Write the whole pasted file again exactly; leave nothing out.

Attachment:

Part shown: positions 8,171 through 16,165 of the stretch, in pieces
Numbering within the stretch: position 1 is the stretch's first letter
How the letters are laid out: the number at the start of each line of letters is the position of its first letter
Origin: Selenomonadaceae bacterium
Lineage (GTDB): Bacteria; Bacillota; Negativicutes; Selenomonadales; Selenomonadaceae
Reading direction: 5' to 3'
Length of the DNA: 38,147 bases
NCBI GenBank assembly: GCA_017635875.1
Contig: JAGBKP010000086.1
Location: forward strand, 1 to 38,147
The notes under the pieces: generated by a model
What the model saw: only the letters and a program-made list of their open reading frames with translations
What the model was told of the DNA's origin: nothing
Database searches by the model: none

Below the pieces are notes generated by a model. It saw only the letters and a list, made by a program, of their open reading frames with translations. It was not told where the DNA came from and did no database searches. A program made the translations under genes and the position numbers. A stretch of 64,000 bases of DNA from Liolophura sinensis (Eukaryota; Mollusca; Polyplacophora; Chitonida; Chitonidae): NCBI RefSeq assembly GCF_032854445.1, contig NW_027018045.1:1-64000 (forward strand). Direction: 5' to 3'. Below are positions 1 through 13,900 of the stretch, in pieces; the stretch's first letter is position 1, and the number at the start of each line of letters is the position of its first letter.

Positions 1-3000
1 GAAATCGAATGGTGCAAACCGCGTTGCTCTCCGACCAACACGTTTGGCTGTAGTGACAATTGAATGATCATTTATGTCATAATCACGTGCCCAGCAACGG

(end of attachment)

Part shown: positions 8,171 through 16,165 of the stretch, in pieces
Numbering within the stretch: position 1 is the stretch's first letter
How the letters are laid out: the number at the start of each line of letters is the position of its first letter
Origin: Selenomonadaceae bacterium
Lineage (GTDB): Bacteria; Bacillota; Negativicutes; Selenomonadales; Selenomonadaceae
Reading direction: 5' to 3'
Length of the DNA: 38,147 bases
NCBI GenBank assembly: GCA_017635875.1
Contig: JAGBKP010000086.1
Location: forward strand, 1 to 38,147
The notes under the pieces: generated by a model
What the model saw: only the letters and a program-made list of their open reading frames with translations
What the model was told of the DNA's origin: nothing
Database searches by the model: none

Below the pieces are notes generated by a model. It saw only the letters and a list, made by a program, of their open reading frames with translations. It was not told where the DNA came from and did no database searches. A program made the translations under genes and the position numbers. A stretch of 64,000 bases of DNA from Liolophura sinensis (Eukaryota; Mollusca; Polyplacophora; Chitonida; Chitonidae): NCBI RefSeq assembly GCF_032854445.1, contig NW_027018045.1:1-64000 (forward strand). Direction: 5' to 3'. Below are positions 1 through 13,900 of the stretch, in pieces; the stretch's first letter is position 1, and the number at the start of each line of letters is the position of its first letter.

Positions 1-3000
1 GAAATCGAATGGTGCAAACCGCGTTGCTCTCCGACCAACACGTTTGGCTGTAGTGACAATTGAATGATCATTTATGTCATAATCACGTGCCCAGCAACGG